With Aereo, Chet Kanojia took on the broadcast industry — and lost spectacularly. Now, he is getting ready to go up against an equally formidable foe: Kanojia is about to unveil a new startup that could provide wireless internet access in major metropolitan areas across the U.S., and in turn directly compete with big incumbents like Comcast and Time Warner Cable.
Kanojia has been working since the end of 2014 on this new project, and thus far succeeded in keeping a cloud of secrecy around his efforts. His new company, which has hired at least 20 former Aereo employees, is currently in stealth mode, using the name “Project Decibel” to keep outsiders guessing. The company’s website simply states that it is “creating powerful and unique technology products and services that have meaningful impact on consumers.”
Next week, Project Decibel has invited select journalists to an event in New York to unveil what it has been up to — but there’s enough evidence out there already to piece together what’s to be unveiled.
For starters, Project Decibel registered a trademark for “Starry” last fall. That trademark application covers “wireless and wired telecommunications and data networking hardware; network routers; wireless routers; wireless access points” as well as “providing access to the Internet; providing access to digital content; Internet access provider services,” amongst other things.
But Project Decibel didn’t stop there. The company also incorporated a new entity called “Starry Inc.,” which has since registered with the IEEE – a standards body for the wireless industry — to build wireless devices. Separately, Project Decibel became part of the Wifi Alliance, further suggesting that it will build Wifi-based hardware.
Both companies registered numerous web domains, including Starry.com, Starrywifi.org and Starry.us to prepare themselves for a commercial launch. During that process, numerous connections made it clear that Starry and Project Decibel are in fact one and the same. For example, Project Decibel registered the Starry.com domain on September 20 of last year, only to switch the registered owner to Starry Inc. on October 11.
But the most damning piece of evidence for what Kanojia is up to comes in the form of a FCC application filed earlier this month. On January 8, a corporate entity called Starry Spectrum LLC asked the FCC for permission to test some new wireless equipment. Starry Spectrum just happens to be using Project Decibel’s office address, and the application personally lists Project Decibel engineer John Westbrook.
The application details that Starry is working on wireless transmission equipment operating in the 3.8 Ghz range. Each test setup would consist of 15 base stations to be installed at a central location, and up to 250 devices presumably placed in people’s homes — suggesting that Starry is testing some kind of wireless internet access points. Basically, the company may sell or lease consumers a special kind of router that connects to a nearby wireless transmitter, very similar to the way a cell phone works, but for in-home internet access.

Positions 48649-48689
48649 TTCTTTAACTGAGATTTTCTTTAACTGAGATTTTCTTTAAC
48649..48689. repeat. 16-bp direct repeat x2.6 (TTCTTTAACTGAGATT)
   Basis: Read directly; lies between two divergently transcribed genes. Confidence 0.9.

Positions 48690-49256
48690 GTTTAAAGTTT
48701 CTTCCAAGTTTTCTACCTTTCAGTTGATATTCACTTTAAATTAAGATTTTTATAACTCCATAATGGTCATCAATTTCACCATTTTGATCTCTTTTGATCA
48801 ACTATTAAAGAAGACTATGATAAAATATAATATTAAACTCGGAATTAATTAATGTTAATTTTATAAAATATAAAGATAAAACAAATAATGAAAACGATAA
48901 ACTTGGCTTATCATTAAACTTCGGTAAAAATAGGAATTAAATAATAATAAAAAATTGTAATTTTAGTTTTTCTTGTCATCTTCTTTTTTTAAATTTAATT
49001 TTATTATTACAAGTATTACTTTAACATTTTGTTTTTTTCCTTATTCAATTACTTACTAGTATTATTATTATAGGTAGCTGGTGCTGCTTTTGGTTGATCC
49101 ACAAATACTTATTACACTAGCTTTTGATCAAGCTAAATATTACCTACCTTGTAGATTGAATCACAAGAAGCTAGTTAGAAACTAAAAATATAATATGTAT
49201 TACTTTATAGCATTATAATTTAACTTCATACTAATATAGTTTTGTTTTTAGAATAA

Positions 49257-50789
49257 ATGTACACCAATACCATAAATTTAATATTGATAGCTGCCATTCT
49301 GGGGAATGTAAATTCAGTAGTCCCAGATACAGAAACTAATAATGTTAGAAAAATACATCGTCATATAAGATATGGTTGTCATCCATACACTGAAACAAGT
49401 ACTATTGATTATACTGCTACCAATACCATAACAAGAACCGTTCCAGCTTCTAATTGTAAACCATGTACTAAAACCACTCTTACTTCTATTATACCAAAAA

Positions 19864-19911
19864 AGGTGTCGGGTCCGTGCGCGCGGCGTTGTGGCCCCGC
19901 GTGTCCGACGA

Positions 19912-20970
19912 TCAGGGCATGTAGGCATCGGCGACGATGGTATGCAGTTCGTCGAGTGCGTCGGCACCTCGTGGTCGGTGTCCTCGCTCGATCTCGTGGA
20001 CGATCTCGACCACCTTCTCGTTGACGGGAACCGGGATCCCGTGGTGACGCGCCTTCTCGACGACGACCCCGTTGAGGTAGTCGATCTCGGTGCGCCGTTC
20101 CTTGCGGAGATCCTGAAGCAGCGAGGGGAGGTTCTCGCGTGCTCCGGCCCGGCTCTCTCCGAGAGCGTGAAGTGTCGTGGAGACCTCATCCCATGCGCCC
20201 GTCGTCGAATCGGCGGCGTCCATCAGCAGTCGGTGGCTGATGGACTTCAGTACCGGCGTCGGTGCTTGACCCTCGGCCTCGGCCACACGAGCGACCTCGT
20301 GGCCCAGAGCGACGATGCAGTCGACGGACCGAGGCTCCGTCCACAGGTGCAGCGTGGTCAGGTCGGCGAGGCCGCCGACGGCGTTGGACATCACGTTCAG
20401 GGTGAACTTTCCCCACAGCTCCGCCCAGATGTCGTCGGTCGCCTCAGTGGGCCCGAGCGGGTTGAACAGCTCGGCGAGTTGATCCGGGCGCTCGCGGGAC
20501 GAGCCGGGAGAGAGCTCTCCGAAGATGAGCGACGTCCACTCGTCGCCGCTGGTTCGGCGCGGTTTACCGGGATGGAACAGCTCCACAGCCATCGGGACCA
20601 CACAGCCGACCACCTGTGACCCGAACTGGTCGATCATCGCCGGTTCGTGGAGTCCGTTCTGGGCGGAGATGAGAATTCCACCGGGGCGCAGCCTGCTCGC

And here’s the kicker: Starry doesn’t just want to test this setup in Boston, where it is currently headquartered, or in New York, where it also has an office. The company applied for tests in 15 metropolitan areas across the U.S., including Los Angeles, San Francisco, Detroit, Washington D.C., Seattle and Denver.
In this context, it seems all too fitting that Kanojia suggested a talk titled “Challenging the Monopoly: The New Broadband” to the upcoming SXSW event in Austin, Texas. (This event, as well as the Starry trademark, were first reported by Cnet Thursday). During his talk, he planned to deliver “a compelling discussion of the new technologies on the horizon that will change how we access the internet.”
A Project Decibel spokesperson declined to comment when contacted by Variety, so we will have to wait for next week’s event for an official word on what the former Aereo team has been up to. But there is plenty of evidence to suggest that it’s all about wireless internet access.
And who knows? Maybe Kanojia will also throw some media play in for old time’s sake. The Starry trademark application also mentions “electronic transmission and streaming of digital media content.” Because if you take on Comcast, you may as well meddle with their video business too.